The mint-green paint job in the Octagon dining room is historically accurate.

Must-see Federal just off New York Avenue! Fully renovated in 1990s! This circa 1801, three-story + basement, red-brick charmer has seven BRs, 13 fireplaces, HUGE formal dining room, drawing room, study! Basement features rustic servants’ hall and housekeeper’s room, perfect for conversion to mother-in-law suite! Kitchen w/ charcoal-powered stove. Unique geometry is a real conversation-starter! W/ two secret doors, hidden staircase. Sunny pastel designer paint job! Desk where Treaty of Ghent was signed, ending War of 1812, does not convey. Plus — ghosts!

Backstory
The self-guided tour of this historic home, with its sparsely furnished rooms and dearth of museum-y placards, feels one Realtor short of an open house. The American Institute of Architects has no plans to sell, though, so tough luck. Designed by William Thornton (one of the architects of the U.S. Capitol), the Octagon was built to show off the wealth of one John Tayloe III, and it succeeded. James and Dolley Madison found it sufficiently posh to live in after the White House burned in 1814.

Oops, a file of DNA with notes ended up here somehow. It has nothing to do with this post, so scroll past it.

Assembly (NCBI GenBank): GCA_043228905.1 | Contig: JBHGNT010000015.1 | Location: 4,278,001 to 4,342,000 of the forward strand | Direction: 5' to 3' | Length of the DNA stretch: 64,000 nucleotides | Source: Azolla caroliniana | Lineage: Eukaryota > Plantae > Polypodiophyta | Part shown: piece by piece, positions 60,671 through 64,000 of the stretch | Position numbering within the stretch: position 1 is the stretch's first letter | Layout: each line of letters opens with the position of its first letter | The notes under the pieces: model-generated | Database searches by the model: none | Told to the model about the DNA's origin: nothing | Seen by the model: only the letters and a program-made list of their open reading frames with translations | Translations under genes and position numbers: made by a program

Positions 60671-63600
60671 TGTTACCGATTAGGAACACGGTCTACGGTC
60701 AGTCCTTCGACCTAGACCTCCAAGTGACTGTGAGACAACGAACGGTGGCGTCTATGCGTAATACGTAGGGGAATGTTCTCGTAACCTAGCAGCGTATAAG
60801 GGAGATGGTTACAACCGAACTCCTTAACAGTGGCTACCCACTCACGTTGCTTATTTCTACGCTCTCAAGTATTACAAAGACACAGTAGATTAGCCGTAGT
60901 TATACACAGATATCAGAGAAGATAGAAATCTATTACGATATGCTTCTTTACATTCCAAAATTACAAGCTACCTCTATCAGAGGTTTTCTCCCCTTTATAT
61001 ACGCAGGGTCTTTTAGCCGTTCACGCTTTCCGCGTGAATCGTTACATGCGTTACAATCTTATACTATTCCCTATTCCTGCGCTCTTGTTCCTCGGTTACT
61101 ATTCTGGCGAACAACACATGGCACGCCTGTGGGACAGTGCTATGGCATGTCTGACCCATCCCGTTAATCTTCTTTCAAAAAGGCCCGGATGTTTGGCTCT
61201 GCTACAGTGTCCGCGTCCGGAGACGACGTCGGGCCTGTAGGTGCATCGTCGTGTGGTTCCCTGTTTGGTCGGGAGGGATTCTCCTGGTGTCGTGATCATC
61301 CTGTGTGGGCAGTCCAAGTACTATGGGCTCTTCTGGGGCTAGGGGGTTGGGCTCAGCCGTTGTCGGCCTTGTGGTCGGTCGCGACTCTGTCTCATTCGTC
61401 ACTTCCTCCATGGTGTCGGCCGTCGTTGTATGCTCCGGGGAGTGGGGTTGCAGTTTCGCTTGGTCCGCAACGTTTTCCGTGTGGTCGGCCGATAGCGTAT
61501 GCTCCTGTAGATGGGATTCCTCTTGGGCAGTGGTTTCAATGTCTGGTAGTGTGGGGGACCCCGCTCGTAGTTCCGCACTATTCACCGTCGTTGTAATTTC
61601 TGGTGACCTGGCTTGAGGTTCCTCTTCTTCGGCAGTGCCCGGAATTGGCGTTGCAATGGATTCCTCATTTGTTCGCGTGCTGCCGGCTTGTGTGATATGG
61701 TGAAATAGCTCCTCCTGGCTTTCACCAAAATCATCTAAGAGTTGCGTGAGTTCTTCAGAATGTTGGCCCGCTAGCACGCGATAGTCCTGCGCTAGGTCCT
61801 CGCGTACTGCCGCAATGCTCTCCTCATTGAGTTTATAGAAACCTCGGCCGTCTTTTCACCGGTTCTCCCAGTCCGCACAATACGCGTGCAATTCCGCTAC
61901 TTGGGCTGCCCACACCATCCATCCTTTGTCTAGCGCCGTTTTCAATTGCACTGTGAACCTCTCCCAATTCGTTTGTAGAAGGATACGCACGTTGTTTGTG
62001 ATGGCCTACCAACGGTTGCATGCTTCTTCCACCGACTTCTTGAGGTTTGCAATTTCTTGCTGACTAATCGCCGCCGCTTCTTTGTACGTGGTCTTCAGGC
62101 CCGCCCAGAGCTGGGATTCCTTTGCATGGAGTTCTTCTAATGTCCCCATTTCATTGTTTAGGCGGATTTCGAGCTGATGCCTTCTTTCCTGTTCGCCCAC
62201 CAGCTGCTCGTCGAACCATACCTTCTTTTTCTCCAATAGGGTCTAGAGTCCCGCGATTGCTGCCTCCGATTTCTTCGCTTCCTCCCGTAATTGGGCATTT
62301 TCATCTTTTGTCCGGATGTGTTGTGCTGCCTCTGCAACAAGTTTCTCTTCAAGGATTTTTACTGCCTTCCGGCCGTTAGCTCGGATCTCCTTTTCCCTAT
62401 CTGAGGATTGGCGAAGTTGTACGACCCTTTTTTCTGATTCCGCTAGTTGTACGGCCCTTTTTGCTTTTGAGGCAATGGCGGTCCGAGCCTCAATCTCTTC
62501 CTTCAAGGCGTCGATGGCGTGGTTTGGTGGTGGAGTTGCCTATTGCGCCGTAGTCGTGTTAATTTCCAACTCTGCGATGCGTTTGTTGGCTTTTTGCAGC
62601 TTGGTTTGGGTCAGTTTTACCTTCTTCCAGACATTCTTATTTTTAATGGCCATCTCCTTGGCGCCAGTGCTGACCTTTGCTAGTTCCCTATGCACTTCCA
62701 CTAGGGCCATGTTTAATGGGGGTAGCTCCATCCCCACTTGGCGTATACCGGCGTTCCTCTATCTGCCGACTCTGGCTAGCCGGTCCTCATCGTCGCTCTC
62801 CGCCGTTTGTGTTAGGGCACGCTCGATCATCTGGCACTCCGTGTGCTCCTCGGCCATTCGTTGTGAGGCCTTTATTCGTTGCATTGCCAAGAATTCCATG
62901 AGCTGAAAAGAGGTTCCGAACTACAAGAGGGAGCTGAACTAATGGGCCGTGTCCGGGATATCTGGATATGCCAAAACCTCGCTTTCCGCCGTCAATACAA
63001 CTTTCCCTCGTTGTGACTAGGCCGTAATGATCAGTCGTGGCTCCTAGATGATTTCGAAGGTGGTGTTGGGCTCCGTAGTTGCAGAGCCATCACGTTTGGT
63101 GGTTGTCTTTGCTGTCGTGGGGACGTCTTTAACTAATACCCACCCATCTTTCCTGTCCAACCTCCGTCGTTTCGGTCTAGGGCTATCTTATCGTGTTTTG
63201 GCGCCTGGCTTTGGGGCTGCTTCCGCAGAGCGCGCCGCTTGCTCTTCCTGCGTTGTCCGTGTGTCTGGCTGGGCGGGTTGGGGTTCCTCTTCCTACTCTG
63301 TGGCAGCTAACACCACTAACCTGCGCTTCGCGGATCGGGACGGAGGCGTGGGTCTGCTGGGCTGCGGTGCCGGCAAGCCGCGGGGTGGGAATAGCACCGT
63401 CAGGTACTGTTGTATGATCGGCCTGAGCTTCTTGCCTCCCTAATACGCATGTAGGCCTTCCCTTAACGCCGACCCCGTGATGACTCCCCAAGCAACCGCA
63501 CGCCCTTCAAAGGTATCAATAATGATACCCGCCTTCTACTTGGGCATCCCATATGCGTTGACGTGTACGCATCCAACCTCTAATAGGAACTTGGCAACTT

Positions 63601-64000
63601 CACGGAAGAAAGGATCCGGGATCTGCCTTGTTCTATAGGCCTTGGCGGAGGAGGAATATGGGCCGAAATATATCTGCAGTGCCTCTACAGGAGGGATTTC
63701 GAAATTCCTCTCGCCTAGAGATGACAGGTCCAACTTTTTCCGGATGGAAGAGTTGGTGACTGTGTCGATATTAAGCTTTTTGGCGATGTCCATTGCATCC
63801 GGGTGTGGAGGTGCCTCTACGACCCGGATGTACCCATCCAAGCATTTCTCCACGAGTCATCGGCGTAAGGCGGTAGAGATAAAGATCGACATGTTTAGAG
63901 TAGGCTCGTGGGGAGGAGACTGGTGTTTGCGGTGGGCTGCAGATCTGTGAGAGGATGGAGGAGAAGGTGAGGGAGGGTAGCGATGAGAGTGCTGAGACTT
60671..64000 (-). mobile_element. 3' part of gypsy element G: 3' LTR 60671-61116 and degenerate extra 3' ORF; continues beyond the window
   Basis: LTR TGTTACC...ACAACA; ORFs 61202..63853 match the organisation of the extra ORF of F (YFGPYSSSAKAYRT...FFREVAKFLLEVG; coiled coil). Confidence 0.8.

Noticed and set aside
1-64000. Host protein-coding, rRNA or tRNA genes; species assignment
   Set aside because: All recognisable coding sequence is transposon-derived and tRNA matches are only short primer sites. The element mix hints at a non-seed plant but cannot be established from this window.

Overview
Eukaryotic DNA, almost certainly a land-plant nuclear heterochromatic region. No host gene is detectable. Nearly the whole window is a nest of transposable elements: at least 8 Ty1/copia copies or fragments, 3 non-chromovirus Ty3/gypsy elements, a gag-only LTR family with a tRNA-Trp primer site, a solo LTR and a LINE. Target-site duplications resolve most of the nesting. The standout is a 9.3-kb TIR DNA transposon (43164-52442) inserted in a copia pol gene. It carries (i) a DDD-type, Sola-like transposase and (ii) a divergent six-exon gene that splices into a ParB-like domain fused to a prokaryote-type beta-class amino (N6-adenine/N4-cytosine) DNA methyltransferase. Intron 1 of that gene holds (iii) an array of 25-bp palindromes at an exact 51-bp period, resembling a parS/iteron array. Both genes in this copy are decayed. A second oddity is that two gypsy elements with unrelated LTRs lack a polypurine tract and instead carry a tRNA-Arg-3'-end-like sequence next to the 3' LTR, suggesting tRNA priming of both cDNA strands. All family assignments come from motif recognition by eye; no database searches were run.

Highlights
The home’s peculiarities start in the entry hall, which gives the Octagon its name: Though the room is round, there are eight angled walls beneath the smooth plaster. The oddest touch is the extra steps at the top of the imposing open stairwell. Thornton added them so, from below, it would appear that the house had four stories instead of three. The Octagon is also, allegedly, the most haunted building in D.C.

Octagon Museum, 1799 New York Ave. NW; free self-guided tours Thu.-Sat., 1-4 p.m., private guided tours by appointment, $5-$10; 202-626-7439.
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